The gameplay centers around Rubi Malone’s acrobatic prowess. From the moment the game begins players will be diving, sliding, running on walls, sliding down ladders, running along ledges, and swinging from pole to pole all while participating in rapid-fire gunplay that is more often than not filled with copious explosions. The game allows this to happen by slowing down the action every time you’re in the middle of any acrobatic maneuver while firing. In addition to that benefit while in these maneuvers Rubi uses a gun in her left hand during acrobatics. This gun automatically targets the nearest enemy, allowing the player to control the gun in the right hand and choose to concentrate fire on one enemies or take out a different enemy. While doing this the game gives points for dispatching enemies during spectacular displays of diving, sliding, and leaping with “style points” which are used to upgrade Rubi’s abilities, allowing her to shoot faster and do tricks like wall running off enemies and using them as a springboard for yet more feats of athleticism. This sort of action is the game’s bread and butter and it’s fun to do. Rubi’s moves chain together easily and for the most part aren’t difficult to execute, though there are some snafus with controls, more on that later. Open areas often become small puzzles making the player think how best to move through a piece of terrain to get the most airtime to dispatch the enemies the easiest, all while trying to keep an eye out for the old video game standby, exploding barrels. (It’s a wonder a whole generation of gamers aren’t developing “barrel-phobia” by now.)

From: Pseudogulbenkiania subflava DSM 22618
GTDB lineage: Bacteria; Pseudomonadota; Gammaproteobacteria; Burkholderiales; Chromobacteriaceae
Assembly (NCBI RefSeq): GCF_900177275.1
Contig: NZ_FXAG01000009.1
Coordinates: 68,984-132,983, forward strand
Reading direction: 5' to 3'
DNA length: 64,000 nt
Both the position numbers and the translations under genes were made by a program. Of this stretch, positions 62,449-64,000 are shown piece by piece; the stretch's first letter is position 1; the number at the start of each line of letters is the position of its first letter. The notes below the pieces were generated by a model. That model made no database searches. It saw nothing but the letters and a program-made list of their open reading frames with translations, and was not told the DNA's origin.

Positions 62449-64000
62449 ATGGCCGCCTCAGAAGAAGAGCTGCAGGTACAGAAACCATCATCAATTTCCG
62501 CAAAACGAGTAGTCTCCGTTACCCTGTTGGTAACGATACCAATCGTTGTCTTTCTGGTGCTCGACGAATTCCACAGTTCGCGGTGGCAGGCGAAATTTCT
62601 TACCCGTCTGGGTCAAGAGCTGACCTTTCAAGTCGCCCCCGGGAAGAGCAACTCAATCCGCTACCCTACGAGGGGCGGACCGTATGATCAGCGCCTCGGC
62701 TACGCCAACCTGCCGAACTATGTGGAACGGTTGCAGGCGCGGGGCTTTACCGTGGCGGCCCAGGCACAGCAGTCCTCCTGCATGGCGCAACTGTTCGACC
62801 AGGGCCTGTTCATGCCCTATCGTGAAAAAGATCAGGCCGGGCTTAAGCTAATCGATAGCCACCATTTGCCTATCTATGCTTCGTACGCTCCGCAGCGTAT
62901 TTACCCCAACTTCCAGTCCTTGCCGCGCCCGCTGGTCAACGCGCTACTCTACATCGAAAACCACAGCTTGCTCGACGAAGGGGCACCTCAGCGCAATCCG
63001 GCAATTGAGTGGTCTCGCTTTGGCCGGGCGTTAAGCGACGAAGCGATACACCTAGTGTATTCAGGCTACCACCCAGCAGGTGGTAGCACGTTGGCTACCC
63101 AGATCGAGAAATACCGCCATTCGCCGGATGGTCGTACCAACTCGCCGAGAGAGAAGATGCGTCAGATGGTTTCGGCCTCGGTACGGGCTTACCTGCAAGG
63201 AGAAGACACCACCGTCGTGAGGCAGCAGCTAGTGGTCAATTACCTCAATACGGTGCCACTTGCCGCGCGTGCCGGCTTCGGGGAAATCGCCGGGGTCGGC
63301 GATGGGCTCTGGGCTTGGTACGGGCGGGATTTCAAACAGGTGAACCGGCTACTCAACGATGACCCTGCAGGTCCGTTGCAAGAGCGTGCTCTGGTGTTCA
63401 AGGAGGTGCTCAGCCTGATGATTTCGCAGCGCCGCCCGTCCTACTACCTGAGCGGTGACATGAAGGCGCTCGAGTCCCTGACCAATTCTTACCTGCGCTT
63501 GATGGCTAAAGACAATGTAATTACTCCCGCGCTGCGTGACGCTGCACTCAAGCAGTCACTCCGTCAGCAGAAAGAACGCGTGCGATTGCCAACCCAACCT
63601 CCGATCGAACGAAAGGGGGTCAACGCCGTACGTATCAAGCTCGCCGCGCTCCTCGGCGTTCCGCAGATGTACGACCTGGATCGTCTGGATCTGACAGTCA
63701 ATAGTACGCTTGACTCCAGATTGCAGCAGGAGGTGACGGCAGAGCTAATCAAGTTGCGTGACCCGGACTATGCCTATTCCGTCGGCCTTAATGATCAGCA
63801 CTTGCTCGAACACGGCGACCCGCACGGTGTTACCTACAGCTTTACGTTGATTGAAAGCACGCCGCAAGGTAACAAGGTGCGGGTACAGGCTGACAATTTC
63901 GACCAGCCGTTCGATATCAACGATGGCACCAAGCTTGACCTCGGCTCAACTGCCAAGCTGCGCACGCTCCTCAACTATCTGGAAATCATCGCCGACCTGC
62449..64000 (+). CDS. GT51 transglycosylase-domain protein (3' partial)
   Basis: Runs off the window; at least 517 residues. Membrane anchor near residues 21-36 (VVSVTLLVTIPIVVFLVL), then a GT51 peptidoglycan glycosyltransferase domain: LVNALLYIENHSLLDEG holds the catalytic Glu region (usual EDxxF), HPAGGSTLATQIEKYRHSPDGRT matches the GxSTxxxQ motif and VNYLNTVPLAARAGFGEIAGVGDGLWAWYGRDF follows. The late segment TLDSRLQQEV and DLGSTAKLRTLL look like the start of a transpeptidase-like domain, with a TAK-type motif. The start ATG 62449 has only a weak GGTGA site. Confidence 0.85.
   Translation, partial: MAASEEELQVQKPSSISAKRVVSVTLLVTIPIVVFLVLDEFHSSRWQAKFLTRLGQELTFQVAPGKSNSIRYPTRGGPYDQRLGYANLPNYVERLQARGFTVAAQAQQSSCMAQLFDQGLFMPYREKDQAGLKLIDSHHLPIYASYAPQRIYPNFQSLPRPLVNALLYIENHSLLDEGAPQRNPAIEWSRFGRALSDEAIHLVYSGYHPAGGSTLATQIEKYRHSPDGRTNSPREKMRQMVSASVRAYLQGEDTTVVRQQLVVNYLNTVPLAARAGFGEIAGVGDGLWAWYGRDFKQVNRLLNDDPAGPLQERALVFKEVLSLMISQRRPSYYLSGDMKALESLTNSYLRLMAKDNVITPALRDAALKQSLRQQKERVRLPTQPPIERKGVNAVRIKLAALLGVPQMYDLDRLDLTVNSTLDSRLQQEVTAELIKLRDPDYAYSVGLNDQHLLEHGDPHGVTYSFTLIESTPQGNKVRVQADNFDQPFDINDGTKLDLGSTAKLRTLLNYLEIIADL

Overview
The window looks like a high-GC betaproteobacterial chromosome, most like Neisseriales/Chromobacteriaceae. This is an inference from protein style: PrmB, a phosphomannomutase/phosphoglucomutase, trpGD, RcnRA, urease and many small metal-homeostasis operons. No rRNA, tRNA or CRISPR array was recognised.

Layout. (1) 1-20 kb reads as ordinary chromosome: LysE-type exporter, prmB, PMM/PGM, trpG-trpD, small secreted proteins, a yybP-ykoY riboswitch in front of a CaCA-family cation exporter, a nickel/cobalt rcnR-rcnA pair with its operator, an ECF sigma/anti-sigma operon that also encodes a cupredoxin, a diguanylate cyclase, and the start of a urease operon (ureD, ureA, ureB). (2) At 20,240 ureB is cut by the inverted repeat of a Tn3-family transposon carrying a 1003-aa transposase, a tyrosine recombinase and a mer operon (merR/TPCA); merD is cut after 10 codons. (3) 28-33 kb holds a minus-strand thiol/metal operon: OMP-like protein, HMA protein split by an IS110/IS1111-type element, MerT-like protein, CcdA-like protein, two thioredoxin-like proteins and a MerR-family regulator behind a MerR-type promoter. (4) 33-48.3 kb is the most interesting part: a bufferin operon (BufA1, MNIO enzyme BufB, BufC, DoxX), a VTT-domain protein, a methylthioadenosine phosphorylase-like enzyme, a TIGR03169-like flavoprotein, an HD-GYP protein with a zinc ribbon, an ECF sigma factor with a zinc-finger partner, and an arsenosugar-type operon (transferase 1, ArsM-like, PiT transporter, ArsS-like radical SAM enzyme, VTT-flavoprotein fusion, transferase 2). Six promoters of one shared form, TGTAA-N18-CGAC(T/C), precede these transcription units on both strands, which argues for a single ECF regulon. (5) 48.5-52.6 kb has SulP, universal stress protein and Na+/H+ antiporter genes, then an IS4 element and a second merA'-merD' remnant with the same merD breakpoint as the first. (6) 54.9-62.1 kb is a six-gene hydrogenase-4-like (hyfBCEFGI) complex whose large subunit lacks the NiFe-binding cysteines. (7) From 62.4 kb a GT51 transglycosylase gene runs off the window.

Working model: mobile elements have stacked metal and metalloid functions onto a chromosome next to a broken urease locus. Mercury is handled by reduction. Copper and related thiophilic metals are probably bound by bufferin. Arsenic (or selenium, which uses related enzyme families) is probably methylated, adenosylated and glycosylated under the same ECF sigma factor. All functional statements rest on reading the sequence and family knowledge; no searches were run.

Gameplay really consists of two major segments. The first are long corridors, which are often filled with obstacles which Rubi must use her acrobatic abilities to overcome, and spare numbers of enemies. These areas honestly feel a lot like an old platforming game, which Rubi having to do things like climb up mine shafts, navigate her way along the outside of a building, and escaping a collapsing tunnel. These areas are competently put together and don’t have may overall problems with them, but they suffer from a few areas where it can be unclear what to do. To clear this up the game has the player is given “Rubi Vision” which has terrain Rubi can use in her acrobatic moves glow red. This works very well 99% of the time and gives the player good hints as what to do but in one or two spots you have to make leaps of faith. One part in particular that drove me insane was a gap with a window ledge and a window. The window ledge glowed red in Rubi Vision, making it seem like the player is supposed to jump, grab on, and then maybe vault up to another ledge from that ledge, a platforming element that is used often in the game and before the window. However when leaping Rubi would not grab onto this ledge, causing me to die and having to start over from the last checkpoint. (Checkpoints are frequent through levels and are usually placed right before challenging areas, but later in the game checkpoints become sparser, forcing you to replay easier parts to get back to the hard part where you last died.) I had to look online to find out that I had to shoot the window out and then leap. Note this window looked like it was part of the background, and grabing onto the ledge of identical windows and vaulting past them is something that had already been introduced before, so this kind of thing was an unexpected, and surprising, curveball. Another similar ambiguous element occurs in the William Acker’s dungeon area, a rather bland out-of-place spot compared to the rest of the game, where the player must slide toward a portcullis and shot one crank while Ruby’s auto-aiming left hand shoots the other crank. Granted the cranks glow, and there is a “wet streak” which is often used to denote sliding… but shoot a crank to make it raise? That’s a bit out of left field. It’s sad too because most of the game is put together well, with just a few glaring defects like these standing out against the rest of the game.